Erik Harris

NFL free agency grades: Raiders' huge moves, big names just the start

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USATSI

NFL free agency grades: Raiders' huge moves, big names just the start

The Raiders made some huge moves over the last week. Coach Jon Gruden and general manager Mike Mayock were aggressive in pursuit of players in their prime who can help the team now and through the Raiders’ transition to Las Vegas. They didn’t drop a few bucks. They spent big, handing out four contracts averaging eight figures per season.

They aren’t done yet, with a few needs left to fill with veteran talent and a few of their own to re-sign before shifting focus to a 2019 NFL draft in which they have four picks in the top 35 overall.

Let’s take a look at what the Raiders have done so far during the NFL free agency period, including one big trade:

WR Antonio Brown

Trades are all about what you got versus what you gave up. Gruden and Mayock didn’t fork over much for a four-time All-Pro receiver considered high among the game’s elite. Just a third-rounder and a fifth-round pick, in fast. The Raiders paid Brown some pretty pennies -- $50.125 million over three years, with $30 million guaranteed -- to go along with the trade, but standard production will make him worth the expense. Some say adding a nearly 31-year-old won’t help the Raiders’ long-term rebuilding project, that he might not be dominant when the Silver and Black are deep enough to compete for titles.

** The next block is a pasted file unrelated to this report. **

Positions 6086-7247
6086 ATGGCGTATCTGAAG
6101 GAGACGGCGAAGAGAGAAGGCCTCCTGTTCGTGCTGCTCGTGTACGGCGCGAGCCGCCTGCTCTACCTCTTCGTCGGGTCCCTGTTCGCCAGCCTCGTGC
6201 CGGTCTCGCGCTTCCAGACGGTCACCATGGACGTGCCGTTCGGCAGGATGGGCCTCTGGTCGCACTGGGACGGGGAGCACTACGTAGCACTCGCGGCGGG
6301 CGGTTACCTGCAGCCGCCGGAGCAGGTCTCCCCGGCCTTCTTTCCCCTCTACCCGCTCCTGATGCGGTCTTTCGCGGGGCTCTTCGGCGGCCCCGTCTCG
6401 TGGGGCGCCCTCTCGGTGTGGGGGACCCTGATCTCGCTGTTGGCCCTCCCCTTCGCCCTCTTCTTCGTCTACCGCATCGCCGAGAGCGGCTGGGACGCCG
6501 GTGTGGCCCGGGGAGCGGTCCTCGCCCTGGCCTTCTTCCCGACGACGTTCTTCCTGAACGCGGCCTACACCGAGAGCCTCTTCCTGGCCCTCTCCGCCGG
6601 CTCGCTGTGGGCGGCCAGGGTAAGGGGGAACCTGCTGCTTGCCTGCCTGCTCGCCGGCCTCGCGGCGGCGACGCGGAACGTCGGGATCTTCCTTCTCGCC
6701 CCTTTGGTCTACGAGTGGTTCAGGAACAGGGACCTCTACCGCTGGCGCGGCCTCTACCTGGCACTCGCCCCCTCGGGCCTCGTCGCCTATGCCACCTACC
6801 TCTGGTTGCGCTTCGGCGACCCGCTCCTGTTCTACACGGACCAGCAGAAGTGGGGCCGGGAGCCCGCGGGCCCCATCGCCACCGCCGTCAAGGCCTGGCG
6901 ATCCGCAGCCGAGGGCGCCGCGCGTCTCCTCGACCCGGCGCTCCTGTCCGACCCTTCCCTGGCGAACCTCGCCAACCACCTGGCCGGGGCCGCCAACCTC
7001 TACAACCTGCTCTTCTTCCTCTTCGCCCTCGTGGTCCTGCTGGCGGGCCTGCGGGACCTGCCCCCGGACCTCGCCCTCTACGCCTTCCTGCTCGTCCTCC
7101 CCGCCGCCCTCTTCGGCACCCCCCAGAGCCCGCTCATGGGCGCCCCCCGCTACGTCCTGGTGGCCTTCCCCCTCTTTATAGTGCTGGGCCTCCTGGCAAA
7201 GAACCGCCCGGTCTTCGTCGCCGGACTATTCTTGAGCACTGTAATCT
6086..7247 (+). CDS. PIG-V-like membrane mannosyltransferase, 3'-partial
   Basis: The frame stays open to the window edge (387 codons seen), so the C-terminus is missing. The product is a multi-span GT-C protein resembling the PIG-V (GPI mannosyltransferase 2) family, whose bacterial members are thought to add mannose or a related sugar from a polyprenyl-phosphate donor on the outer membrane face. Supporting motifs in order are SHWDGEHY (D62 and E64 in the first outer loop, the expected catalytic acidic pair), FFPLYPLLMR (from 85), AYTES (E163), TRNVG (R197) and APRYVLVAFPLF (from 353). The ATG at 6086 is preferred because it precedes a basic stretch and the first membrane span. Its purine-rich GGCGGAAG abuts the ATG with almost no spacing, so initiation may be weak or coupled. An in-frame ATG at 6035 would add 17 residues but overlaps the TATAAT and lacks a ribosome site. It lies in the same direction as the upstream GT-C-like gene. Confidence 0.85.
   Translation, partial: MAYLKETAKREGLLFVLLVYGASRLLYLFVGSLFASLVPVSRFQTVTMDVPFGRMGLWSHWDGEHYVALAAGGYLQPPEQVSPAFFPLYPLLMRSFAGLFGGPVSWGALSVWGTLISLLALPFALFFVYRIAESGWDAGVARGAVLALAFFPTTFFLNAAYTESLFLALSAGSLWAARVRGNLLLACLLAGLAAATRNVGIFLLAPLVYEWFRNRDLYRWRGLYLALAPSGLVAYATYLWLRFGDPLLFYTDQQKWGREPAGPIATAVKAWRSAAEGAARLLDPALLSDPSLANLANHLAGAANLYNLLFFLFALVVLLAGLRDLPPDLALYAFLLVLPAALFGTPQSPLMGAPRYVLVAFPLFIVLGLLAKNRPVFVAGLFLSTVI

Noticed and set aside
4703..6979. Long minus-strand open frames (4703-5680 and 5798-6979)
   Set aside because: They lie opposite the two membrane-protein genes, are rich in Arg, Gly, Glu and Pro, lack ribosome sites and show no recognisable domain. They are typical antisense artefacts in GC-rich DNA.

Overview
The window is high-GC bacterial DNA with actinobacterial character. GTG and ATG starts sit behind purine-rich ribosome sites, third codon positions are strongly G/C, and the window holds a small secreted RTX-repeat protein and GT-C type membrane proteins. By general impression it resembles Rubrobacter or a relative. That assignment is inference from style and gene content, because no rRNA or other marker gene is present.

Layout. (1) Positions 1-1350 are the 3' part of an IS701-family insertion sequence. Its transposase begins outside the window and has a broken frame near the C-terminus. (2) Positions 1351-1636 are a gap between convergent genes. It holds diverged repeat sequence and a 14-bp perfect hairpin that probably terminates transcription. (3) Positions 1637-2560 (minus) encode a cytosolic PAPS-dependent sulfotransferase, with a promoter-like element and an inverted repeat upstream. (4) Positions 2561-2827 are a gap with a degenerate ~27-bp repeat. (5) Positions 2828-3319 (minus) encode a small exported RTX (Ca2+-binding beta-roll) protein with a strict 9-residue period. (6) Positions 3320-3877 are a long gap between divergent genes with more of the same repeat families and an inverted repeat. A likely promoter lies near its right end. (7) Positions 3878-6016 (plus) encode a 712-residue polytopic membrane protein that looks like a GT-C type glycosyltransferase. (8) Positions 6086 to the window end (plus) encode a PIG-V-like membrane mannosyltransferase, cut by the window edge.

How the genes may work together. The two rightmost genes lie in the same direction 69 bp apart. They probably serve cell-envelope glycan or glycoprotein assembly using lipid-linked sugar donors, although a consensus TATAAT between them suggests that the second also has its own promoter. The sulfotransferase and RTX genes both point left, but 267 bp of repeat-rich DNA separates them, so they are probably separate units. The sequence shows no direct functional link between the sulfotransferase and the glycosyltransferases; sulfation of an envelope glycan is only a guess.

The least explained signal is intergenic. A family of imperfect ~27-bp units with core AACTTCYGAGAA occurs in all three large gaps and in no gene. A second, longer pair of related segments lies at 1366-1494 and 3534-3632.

He makes the 2019 Raiders a lot better, a welcome turn after playing 2018 without Khalil Mack, Amari Cooper or trade return for them. He also gives the Raiders star power they can put on a billboard in Oakland and Las Vegas, something important as they relocate.

Brown aced his introductory press conference, promising to lead and set a new standard for his position group and the entire team. If that happens, the Raiders get an A-plus here. If he gets frustrated by losing more than he’s used to and becomes a distraction, the Raiders aren’t getting a good return on investment. There’s a strong belief Brown will continue producing for years, which is the most important factor in any deal.

Grade: B-plus

OT Trent Brown

Brown signed a four-year, $66 million contract with $36.75 million guaranteed, the largest ever for an NFL offensive tackle. The deal was complete less than 10 minutes after the free-agency negotiating window opened. It was, as Brown put it, and offer he couldn’t refuse. Can’t blame him for that.

Drafting and developing such premium positions is more cost effective, but it’s a crapshoot even with solid player vetting. The Raiders like 2018 first-round pick Kolton Miller, but were concerned enough about third-rounder Brandon Parker to make a bold move for Trent Brown.

That’s a ton of money for someone who isn’t even locked in to play left tackle. He and 2018 first-round pick Kolton Miller will bookend the offensive line for years, and Brown will look to continue last year’s excellent play, good enough to produce a record-breaking contract. Brown’s a good player, really good in fact. But, again, that’s a lot of money. Tough to live up to that contract.

Grade: C-plus

DB Lamarcus Joyner

The Raiders desperately needed help at free safety and a slot cornerback. Joyner fills both needs. He’s adept playing both and will switch between the two positions as a three-down player. The Raiders could still use another defensive back for depth, but he gives experience and leadership to an otherwise young secondary. He should compliment Karl Joseph on the back end, and provide speed a stability deep the Raiders haven’t had in years.

While $42 million over four years is a lot, the $16.7 million guaranteed goes quickly. It’s gone after a 2020 roster bonus, so the Raiders can cut bait after two years without dead money if the deal doesn’t work out. That allows the Raiders to maintain flexibility as they move forward and find the proper mix to play better defense.